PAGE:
Drawing upon this, he created a scale model of a bridging mechanism, by which the escapees could climb a ladder up to the top of the fence, walk a few steps on top of it on a plank, and swing down the other side. According to his calculations, about 10 men could use it to escape in under a minute.

The next issue to be solved was how to divert the Germans’ attention while the prisoners were escaping. This was solved with the sudden discovery that one section of the of the perimeter light wires passed through the cobbler’s hut of the PoW camp, which was on the British side of the fence. The credit went to Captain Ken Searle of the Royal Army Ordinance Corps, who immediately brought it to Stallard’s attention. Thus the plan now was to short-circuit the wires of that particular section of the perimeter lights to enable the escape.

The issue of storage was solved by using them as makeshift shelves in the camp’s music room. Selected members of the escape team practised setting them up and dismantling them within the room. In the meantime, details of the escape plan were sent through coded message to London, thus enabling supplies and escape material reaching them in disguised packages. Most important among these were maps of the area.

All this while, a team of PoWs continued to make tunnels to ensure that the Germans did not suspect that something bigger was afoot. These continued to be discovered, so the game was on.

It was soon realised that making more than one apparatus before the actual day was not possible as they would be difficult to hide. Thus it was decided that three more would have to be built on the day of the planned attempt, and also would mean not more than 40 could make the attempt.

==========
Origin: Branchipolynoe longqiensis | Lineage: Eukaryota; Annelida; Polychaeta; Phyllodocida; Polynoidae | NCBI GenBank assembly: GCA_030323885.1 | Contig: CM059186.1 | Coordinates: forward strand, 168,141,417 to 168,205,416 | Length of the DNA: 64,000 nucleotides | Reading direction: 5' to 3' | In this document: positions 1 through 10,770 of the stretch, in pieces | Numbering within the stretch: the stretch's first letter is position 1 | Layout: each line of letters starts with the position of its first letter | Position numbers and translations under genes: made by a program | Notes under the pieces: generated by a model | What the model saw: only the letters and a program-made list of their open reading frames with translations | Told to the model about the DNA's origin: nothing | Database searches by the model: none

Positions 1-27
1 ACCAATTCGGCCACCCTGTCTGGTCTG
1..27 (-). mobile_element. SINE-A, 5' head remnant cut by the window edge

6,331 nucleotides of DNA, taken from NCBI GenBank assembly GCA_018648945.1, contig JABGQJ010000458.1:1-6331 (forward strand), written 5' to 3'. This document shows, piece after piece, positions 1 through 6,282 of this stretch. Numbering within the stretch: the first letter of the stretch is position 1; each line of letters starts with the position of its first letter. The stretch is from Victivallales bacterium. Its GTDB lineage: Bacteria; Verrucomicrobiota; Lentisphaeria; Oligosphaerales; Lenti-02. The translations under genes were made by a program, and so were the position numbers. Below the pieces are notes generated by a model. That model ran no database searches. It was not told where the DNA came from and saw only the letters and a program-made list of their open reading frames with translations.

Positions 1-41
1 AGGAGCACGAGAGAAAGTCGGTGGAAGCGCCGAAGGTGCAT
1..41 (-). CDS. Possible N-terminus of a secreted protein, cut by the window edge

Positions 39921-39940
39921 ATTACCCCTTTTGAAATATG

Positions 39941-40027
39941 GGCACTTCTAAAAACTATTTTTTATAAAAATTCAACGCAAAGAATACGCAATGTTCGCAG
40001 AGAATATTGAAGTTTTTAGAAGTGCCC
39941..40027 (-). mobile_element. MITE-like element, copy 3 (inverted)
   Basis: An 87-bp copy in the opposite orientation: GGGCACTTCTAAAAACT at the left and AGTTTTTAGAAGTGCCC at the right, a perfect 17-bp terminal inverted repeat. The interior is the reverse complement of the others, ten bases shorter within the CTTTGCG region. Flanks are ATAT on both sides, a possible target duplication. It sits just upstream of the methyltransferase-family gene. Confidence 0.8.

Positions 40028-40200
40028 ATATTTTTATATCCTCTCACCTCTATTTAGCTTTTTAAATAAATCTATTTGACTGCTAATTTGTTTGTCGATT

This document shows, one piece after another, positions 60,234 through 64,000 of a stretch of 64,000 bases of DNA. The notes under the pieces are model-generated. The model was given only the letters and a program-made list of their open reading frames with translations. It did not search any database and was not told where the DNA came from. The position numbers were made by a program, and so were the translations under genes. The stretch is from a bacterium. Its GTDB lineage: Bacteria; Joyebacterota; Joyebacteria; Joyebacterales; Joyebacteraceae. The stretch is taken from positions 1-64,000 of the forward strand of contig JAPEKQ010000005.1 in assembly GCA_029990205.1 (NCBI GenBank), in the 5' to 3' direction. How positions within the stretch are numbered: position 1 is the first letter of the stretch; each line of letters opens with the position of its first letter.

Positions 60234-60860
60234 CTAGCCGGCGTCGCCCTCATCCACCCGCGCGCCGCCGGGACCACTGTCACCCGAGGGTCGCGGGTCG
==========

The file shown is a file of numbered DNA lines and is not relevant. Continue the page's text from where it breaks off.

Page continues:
The original date of the escape plan was set for the first week of September. However, this had to be hastily brought forward as the Germans announced in August that the camp would be wound up by the end of the month, and prisoners would be split up into other different camps. Thus August 30, 1942, was decided as “Zero Night”, the day of reckoning.

The initial bit went like clockwork — the perimeter lights were shorted, scaling mechanisms put in places, and the captives went over. But of the 32 who made it across, six were caught within minutes by the “Deep Field” of German soldiers. The other 26 headed out into the country, but only three — Albert Arkwright, Henry Coombe-Tennant and Rupert Fuller — finally made it home. They were aided by the “Comet Line”, a group of mostly female French volunteers working to help escapees reach their home countries.

Felton’s book is nothing short of a thriller, where the plot is laid out, preparation progresses stage-by-stage and finally brought to fruition. While at some points the descriptions tend to get a bit lengthy, it hardly puts the reader off. The book gives us a glimpse of life in the PoW camps, the discipline and the camaraderie among the prisoners, and life in the Occupied territories under the Reich. But above all, “Zero Night” is a book about the triumph of the human spirit — a spirit that yearns to be free.